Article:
We experience the eerie, smoky sunsets. We hear the fire names like Wolverine and North Star.
These are just small glimpses into the huge picture of the West’s wildfires in 2015. Randy Eardly sees that long view at the National Interagency Fire Center. He told KUOW's David Hyde that nearly 1.3 million acres have burned so far in Washington and Oregon.
Don Nelson, Methow Valley News owner and publisher, speaks with KUOW's Kim Malcolm.
Driving back to the cabin last night, I encountered almost no traffic on Highway 20 between Twisp and Winthrop.
It is a Sunday night in August, the heart of what has been a record year for tourism here, Labor Day and the rodeo coming up, and the RVs, motorcycles and station wagons with fully laden bike racks are somewhere else that has not been evacuated or cut off from its main flow of visitors. Even Sheri’s Sweet Shoppe, which would usually be hopping with people loading up two – no, make that three – scoops of home-made ice cream onto a delicate waffle cone is closed and quiet.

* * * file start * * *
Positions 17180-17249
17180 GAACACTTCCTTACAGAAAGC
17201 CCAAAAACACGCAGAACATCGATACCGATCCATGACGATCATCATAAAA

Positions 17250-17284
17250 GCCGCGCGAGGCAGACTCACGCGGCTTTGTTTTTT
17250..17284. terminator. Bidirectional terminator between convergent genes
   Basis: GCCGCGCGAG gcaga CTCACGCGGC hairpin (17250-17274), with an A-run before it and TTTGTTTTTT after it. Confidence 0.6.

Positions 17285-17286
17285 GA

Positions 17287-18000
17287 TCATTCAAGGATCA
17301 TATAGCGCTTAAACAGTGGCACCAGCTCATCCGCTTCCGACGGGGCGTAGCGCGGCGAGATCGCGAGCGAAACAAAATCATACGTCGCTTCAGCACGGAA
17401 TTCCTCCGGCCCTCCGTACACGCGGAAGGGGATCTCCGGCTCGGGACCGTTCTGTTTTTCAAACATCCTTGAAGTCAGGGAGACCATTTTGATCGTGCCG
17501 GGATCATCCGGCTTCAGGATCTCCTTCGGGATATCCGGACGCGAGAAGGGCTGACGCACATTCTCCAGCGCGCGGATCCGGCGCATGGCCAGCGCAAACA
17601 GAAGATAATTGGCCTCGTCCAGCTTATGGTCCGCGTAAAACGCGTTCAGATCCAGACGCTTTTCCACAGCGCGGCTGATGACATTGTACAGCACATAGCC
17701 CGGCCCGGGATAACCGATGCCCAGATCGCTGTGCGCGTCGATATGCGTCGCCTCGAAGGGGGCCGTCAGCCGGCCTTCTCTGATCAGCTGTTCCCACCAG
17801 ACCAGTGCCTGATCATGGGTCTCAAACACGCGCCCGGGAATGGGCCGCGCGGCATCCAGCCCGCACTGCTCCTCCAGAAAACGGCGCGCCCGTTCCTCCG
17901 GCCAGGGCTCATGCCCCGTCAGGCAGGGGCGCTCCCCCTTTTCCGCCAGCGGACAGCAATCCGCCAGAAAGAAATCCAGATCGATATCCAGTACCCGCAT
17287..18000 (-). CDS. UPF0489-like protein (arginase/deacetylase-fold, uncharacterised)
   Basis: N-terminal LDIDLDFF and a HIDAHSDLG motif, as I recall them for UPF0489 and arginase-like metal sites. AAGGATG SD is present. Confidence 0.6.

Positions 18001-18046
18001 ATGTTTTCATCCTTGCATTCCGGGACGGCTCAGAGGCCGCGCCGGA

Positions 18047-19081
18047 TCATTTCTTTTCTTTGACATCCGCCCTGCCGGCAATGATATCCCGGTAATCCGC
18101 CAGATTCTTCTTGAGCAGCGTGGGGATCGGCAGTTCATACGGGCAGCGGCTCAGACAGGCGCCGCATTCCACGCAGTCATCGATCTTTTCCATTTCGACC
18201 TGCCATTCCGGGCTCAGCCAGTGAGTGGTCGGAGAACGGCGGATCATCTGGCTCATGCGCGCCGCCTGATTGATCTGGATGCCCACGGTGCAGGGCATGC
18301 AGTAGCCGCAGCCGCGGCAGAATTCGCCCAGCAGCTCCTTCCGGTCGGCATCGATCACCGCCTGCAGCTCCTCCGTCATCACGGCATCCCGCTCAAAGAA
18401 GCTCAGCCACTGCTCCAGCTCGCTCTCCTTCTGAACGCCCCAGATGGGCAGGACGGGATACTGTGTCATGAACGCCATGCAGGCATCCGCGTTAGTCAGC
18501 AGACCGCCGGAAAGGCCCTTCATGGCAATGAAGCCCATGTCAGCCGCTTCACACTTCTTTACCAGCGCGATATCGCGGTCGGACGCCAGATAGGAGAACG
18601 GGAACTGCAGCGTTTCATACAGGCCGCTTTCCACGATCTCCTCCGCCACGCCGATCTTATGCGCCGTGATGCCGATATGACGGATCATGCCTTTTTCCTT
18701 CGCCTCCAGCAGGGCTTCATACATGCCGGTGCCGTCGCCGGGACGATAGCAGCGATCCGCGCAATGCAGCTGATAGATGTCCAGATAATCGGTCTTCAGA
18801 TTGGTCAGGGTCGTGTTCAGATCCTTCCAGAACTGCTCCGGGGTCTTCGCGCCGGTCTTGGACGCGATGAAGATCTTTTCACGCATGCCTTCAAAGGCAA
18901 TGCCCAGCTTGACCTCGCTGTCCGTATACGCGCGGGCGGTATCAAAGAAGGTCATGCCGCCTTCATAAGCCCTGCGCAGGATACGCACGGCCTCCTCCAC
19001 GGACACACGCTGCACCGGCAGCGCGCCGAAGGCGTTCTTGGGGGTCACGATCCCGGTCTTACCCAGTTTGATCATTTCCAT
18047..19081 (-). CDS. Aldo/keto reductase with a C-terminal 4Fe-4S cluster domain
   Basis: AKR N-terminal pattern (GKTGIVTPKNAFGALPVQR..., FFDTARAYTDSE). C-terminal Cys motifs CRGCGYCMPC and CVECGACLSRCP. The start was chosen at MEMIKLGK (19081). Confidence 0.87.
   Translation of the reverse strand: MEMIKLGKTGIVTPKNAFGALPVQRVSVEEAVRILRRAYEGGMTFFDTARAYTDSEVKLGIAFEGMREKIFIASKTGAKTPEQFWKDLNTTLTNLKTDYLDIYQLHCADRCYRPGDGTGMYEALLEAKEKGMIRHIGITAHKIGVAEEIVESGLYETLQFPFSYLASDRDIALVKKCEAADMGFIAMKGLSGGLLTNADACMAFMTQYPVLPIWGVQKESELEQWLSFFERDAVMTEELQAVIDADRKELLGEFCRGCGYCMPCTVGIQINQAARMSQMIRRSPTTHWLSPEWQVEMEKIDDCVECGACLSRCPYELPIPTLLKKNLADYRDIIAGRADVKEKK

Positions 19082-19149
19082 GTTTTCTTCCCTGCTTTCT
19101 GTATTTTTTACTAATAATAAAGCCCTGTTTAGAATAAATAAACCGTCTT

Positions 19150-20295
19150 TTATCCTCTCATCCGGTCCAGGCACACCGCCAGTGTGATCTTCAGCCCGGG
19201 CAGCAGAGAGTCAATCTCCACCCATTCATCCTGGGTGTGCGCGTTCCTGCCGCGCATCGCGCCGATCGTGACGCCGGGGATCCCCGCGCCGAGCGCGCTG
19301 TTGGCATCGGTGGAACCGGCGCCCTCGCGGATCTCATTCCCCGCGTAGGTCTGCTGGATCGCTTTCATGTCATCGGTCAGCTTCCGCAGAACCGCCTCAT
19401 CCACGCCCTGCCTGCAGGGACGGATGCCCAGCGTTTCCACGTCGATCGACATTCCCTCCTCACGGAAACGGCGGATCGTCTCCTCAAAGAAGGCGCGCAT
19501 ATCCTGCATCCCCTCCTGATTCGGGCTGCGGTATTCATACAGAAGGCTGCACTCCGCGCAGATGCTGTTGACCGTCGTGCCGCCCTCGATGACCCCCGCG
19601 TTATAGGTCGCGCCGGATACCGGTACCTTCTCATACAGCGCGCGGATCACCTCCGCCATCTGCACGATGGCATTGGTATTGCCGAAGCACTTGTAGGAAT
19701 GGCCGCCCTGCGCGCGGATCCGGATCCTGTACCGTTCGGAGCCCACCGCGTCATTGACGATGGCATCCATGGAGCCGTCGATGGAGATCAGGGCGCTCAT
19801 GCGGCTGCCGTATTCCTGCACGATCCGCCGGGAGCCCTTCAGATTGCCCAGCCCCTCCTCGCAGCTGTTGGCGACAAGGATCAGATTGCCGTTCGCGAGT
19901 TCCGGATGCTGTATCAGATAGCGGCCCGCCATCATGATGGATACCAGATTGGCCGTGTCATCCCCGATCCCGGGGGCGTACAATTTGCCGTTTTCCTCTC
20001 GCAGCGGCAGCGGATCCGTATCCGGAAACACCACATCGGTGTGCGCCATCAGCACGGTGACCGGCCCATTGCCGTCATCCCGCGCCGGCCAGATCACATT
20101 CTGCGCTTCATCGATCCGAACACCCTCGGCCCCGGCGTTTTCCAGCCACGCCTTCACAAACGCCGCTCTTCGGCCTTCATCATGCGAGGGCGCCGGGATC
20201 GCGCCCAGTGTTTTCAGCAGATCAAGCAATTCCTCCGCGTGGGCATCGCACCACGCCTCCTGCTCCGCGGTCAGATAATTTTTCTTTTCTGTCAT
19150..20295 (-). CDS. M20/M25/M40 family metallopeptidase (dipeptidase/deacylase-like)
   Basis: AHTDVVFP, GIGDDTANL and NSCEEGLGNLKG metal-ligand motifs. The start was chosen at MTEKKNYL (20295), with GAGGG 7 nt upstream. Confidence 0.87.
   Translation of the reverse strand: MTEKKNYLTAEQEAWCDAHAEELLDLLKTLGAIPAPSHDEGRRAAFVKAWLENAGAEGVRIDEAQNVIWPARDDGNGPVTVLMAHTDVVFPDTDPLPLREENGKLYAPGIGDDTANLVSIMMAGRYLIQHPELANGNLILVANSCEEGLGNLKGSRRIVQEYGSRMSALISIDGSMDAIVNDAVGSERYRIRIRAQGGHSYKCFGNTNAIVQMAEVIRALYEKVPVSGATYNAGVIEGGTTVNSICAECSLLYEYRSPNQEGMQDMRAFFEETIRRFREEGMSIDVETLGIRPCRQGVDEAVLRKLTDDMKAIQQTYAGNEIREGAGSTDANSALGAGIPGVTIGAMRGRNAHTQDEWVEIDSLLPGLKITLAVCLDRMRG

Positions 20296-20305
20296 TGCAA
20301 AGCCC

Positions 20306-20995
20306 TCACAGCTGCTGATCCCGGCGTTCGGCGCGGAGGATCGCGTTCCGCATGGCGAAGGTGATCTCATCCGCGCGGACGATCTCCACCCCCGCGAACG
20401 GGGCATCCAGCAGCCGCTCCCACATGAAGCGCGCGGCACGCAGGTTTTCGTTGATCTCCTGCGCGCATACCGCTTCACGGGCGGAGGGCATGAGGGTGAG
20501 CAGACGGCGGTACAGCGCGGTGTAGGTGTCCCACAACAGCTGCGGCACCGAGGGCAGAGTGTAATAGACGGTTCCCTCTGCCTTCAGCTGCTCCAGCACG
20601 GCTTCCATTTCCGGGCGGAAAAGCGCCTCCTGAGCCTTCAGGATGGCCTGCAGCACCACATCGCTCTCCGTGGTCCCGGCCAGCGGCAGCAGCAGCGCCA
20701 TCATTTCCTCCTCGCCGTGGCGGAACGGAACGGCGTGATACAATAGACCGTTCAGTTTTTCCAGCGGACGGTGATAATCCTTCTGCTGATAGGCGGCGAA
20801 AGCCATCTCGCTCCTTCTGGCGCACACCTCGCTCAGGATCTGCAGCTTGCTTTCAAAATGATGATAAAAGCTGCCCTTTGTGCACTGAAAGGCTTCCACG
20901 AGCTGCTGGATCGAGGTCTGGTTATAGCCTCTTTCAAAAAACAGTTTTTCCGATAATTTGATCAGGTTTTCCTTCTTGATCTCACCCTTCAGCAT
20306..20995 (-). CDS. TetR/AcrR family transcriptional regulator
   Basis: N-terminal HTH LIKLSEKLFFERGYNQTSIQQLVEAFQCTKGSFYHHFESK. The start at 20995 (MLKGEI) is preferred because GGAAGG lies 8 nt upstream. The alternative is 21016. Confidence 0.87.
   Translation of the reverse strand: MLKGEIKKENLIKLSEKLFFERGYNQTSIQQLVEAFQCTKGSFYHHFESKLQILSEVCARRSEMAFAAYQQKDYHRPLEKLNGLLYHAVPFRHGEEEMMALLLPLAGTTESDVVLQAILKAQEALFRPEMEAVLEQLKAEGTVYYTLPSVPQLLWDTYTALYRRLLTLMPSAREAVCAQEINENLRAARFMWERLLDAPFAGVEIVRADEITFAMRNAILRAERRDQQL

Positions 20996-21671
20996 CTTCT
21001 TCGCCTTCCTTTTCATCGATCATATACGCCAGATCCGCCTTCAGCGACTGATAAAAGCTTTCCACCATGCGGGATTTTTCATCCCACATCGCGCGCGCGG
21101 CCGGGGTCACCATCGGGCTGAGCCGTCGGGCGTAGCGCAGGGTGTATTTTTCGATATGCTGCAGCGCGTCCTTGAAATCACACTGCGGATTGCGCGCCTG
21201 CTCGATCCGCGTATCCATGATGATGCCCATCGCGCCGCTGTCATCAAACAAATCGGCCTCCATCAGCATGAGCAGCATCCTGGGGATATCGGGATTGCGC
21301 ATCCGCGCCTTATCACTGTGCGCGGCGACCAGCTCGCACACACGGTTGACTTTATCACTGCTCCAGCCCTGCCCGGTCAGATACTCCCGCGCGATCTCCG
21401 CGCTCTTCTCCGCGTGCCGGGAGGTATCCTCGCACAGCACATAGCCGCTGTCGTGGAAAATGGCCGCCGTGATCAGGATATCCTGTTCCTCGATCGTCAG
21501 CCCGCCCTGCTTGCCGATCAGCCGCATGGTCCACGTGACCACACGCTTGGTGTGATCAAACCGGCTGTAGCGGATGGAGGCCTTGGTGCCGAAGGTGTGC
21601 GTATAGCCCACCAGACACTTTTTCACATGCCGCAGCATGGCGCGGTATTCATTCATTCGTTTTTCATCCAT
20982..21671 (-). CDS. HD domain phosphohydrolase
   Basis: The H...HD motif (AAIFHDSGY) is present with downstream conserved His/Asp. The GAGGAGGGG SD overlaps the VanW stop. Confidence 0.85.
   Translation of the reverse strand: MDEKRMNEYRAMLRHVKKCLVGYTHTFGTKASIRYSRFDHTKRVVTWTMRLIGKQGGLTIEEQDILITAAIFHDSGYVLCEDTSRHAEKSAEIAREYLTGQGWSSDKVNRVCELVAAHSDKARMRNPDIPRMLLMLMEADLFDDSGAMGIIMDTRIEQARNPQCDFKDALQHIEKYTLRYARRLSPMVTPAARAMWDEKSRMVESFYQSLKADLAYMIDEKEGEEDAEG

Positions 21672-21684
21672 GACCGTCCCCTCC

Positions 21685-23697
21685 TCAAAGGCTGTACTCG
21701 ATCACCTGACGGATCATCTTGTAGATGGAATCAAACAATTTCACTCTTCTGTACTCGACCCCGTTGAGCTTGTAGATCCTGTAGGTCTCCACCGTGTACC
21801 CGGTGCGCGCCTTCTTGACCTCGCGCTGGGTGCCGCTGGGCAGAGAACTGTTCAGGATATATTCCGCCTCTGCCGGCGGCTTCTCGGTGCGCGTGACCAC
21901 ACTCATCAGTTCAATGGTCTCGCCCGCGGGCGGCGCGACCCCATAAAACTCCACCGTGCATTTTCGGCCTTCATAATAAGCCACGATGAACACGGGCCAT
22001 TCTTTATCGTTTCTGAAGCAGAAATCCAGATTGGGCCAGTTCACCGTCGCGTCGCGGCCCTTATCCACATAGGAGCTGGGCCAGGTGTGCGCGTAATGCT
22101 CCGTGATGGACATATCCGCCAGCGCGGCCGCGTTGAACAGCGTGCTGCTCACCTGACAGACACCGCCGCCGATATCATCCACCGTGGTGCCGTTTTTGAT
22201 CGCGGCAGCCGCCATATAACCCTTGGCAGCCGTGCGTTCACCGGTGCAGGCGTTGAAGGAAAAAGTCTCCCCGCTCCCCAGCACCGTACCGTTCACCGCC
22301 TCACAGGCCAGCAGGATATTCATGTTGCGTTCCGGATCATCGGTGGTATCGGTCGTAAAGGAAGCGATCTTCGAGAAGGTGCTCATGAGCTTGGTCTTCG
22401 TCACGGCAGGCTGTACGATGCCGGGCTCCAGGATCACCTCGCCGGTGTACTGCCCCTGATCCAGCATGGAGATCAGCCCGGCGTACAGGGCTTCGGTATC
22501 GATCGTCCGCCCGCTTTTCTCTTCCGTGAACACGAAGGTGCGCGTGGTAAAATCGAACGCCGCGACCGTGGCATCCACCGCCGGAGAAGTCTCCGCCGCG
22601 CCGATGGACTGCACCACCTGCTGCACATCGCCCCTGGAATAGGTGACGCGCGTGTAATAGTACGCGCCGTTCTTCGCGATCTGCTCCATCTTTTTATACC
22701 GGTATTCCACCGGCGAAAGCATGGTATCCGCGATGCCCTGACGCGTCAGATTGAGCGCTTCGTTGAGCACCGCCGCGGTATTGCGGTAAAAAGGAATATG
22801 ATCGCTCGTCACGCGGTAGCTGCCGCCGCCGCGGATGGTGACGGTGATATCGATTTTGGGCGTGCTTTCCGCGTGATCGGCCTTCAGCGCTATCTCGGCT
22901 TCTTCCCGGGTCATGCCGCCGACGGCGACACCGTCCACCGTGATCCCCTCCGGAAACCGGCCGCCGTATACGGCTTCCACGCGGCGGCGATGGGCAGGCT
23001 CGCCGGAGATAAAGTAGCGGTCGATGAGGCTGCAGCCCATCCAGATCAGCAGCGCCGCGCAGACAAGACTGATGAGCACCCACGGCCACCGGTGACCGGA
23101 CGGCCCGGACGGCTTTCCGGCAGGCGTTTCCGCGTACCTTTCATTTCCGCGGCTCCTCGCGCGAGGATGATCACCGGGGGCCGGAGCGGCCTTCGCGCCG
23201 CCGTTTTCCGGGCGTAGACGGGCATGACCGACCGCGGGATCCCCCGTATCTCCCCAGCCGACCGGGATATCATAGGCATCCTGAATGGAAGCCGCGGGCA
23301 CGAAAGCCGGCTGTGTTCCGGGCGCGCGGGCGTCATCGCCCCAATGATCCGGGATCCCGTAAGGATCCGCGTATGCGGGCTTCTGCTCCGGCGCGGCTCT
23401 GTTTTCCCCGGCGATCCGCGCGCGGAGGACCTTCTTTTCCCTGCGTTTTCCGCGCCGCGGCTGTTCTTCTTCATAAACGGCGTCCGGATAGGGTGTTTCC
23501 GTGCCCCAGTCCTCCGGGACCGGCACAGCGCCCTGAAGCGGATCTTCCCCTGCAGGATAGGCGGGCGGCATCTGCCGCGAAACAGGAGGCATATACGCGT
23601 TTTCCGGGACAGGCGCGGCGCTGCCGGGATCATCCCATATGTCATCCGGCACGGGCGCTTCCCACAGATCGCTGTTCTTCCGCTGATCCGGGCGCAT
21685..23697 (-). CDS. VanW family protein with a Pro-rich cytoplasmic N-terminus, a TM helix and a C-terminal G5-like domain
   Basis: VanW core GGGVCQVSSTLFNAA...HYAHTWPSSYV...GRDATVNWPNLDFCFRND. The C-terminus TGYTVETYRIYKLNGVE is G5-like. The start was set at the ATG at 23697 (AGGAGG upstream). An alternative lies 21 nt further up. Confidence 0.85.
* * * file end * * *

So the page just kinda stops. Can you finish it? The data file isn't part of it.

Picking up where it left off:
Sy Bean is a 23-year-old photojournalist working as an intern for The Seattle Times. Some of his recent photos of the fires in Washington have been featured on the front page. One in particular, of Chelan-area resident Todd Quinn, stood out to him. Sy shared this story of how it came about.
Eight fires have burned more than 4,000 acres in Washington’s North Cascades. The largest of the fires has damaged transmission lines, leading Seattle City Light to shut down power generation at three dams on the Skagit River.
The utility is losing $100,000 in revenue each day that the lines are down. Conditions have remained unsafe for repair crews to work on the power lines.